"Body Politic" Antony Gormley at White Cube Bermondsey

Install shot of South Gallery II

In this takeover of the entirety of White Cube’s space in Bermondsey, Gormley’s sculptures play with concepts of manipulation of space and fragility of the body. Each room of this extensive gallery is curated differently - difficult to say which is the favourite.

From the enormous 5 metres tall singular sculpture at the centre of one of the rooms, to the South Gallery II entirely filled with fired clay blocks which become 244 different body-like sculptures, the audience is forces to navigate the space extremely cautious of their surroundings. Continuing with this concept, South Gallery I hosts a human-sized body sculpture with steel strips extending each over the floor onto the corridor, to the ceiling, and on the wall mid-air. Interestingly, the audience seems skeptical to go around the room fully, having to duck-down or ‘jump’ over the mid-air stripes. That’s the whole point though. In another one of the rooms, some jenga-like pieces make up other body-sized sculptures leaning onto the wall in semi-‘normal’ poses, which prompt the visitor to almost want to mimic them, humorously - again curious to observe how the visitor interplays with the exhibition and the sculptures.

The exhibition pushes the person in the space to be aware of their body and how it plays with the surrounding environment, which in the outside world happens naturally, and yet we are less susceptible to the influence of a certain space as it is normalised, with architecture playing an important role in this environment.

“Two Eyes Wide Open at the Edge of Dawn” Liorah Tchiprout’s solo at Marlborough Gallery

“Two Eyes Wide Open at the Edge of Dawn” Liorah Tchiprout’s solo at Marlborough Gallery

Install shot of exhibition at Marlborough Gallery

After initially seeing Tchiprout’s work at the Eye of The Collector’s fair in May and then again at Marlborough Gallery in June with other artists like Naila Hazell, Francis Bacon, Lucian Freud etc, Marlborough is now presenting a show entirely dedicated to her.

Over the two floors of the gallery, Liorah presents a range of her latest work from smaller to larger canvases, to etchings and monotypes.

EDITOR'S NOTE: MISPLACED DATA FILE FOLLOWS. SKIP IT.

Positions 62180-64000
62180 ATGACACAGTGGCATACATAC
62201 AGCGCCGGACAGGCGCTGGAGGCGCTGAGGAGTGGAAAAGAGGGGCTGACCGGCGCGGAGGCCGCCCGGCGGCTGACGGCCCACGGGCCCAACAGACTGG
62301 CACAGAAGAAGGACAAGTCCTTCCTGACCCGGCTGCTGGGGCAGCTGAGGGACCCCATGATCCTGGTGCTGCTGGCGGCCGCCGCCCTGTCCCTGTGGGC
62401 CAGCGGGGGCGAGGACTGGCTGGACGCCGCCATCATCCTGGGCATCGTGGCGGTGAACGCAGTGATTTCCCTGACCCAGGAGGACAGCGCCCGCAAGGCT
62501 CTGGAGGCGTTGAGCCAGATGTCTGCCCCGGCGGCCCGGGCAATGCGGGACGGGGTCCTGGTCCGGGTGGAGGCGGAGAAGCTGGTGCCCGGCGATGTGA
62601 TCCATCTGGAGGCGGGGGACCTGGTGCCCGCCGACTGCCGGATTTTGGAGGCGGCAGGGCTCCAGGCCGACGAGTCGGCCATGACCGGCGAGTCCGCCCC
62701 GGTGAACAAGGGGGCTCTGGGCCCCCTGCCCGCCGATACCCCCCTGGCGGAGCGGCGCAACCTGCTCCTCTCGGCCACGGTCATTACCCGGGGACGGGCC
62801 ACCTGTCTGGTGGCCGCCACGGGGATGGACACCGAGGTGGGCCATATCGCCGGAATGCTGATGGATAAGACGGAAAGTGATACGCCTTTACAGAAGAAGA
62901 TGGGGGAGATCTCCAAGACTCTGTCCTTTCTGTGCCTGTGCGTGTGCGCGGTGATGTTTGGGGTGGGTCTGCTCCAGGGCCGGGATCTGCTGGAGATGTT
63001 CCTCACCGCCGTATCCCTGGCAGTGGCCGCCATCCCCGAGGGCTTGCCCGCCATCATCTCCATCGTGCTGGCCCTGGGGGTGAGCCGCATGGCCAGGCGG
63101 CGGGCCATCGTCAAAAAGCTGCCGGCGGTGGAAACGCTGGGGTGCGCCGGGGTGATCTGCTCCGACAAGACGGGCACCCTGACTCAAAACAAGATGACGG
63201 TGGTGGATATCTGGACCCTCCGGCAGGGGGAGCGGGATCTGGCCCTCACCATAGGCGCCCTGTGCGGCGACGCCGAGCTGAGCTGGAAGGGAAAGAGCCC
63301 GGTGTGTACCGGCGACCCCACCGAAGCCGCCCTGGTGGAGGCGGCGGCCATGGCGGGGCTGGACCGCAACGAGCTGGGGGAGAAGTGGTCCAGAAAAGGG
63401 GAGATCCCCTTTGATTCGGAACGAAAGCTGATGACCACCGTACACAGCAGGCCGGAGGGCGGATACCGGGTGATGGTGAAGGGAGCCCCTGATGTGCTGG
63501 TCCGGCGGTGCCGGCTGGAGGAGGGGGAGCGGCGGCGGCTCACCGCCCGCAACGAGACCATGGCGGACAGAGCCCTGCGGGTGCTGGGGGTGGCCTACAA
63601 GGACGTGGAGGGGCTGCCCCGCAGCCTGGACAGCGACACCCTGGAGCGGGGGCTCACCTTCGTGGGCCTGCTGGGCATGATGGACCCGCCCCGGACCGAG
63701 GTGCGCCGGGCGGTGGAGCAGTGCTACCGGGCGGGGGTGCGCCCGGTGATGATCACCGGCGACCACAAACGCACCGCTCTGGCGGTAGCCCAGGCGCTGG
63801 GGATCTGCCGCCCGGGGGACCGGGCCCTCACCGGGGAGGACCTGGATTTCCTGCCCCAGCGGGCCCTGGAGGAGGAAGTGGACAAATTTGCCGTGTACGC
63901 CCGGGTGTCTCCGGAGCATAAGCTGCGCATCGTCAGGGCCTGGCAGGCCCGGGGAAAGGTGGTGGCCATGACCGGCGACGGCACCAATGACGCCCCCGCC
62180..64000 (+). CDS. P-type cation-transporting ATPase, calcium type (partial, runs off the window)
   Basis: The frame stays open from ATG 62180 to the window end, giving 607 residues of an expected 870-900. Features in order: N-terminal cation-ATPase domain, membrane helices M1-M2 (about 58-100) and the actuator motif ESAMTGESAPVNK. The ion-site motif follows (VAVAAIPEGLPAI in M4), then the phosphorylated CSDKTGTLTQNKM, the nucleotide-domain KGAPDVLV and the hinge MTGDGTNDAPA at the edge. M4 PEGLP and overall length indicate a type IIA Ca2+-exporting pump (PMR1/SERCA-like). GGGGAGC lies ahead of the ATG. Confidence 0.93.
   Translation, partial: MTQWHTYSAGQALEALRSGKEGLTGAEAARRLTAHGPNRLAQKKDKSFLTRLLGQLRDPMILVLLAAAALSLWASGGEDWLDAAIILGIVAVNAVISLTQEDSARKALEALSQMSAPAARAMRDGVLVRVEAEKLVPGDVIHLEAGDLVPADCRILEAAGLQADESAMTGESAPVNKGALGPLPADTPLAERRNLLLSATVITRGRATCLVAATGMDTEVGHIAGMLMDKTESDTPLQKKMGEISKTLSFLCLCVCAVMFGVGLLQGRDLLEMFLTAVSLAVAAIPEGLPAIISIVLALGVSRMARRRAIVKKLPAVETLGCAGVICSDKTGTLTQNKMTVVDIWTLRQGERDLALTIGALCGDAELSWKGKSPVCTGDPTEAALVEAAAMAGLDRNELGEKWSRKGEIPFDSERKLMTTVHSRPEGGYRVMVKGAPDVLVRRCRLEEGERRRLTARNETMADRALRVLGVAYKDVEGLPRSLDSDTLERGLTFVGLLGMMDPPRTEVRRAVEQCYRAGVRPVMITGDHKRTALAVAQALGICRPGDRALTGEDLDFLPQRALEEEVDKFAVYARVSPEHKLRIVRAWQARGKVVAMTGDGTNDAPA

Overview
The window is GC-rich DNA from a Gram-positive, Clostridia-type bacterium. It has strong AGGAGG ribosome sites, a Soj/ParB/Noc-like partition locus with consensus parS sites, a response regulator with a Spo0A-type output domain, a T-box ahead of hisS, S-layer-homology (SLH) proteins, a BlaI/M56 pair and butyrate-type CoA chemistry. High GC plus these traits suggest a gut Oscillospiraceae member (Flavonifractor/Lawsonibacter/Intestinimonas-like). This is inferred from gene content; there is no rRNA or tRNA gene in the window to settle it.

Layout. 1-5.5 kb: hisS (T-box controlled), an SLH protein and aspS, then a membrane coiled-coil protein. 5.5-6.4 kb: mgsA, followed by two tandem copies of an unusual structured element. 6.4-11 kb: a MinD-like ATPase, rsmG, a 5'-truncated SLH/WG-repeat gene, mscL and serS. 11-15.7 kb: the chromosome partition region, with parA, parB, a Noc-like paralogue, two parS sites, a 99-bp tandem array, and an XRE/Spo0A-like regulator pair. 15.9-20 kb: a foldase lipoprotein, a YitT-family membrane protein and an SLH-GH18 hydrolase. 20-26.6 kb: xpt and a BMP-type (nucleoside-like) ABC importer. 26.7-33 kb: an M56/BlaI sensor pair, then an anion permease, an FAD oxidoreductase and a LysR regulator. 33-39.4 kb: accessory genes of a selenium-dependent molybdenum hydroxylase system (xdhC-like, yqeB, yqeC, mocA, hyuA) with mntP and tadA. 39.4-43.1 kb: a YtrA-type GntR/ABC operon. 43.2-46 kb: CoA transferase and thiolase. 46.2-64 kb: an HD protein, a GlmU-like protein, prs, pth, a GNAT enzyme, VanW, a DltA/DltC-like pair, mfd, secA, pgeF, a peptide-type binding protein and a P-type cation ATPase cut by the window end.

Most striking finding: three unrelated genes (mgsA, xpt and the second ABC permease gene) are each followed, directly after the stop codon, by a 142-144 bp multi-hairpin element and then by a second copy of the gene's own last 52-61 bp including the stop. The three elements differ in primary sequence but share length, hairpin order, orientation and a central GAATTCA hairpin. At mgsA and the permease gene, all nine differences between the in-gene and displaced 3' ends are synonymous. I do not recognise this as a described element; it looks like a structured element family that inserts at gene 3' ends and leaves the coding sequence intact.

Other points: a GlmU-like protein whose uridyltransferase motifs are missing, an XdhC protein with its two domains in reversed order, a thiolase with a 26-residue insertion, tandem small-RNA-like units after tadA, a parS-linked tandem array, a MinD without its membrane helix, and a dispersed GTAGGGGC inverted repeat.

As previously written about in Art for Thought #5 with the “Face to Face” June exhibition just mentioned, Tchiprout’s paints puppet dolls as subjects, although the resemblance to herself is undeniable, adding personal touches too such her dog and objects from her studio or garments which seem to be rather old-fashioned, from another time. In fact, the paintings are rather melancholic and romantic: from the colours used, to the expressions of the sitters, to the titles given to each work - taken from poetry, everything in her work creates an idea of delicacy and a sense of intimacy between the viewer and the sitter. 

Despite being painted from an inanimate object, one can still imagine the sitters thoughts based on the expressions, and the context in which it is painted - without a background, but with the addition of some aforementioned details. For these reasons, portraiture can be exceptionally powerful.

"Wedgwood" at Pippy Houldsworth

Install shot of space with two light sculptures

It is quite obvious at this point that I am a big fan of transformed spaces, hence why Francesca DiMattio’s exhibition at Pippy Houldsworth is in this list. The artist recreated the entire space from floor to ceiling. 

The space does not have one single painting, but basically serves as a setting of a painting in itself, once again with the audience being crucial part of the exhibition’s outcome. The entire floor and wall space are ornate with wallpaper designed by the artist, and the room is filled with sculptures of disrupted ordinary objects (such as amazon packages, AirForces, cleaning spray bottles) and particular house-ware objects such as a Rococo-style mirror, plates, vases and chairs. The works are exaggeratedly froufrou, which is definitely particular, but works very well in its context.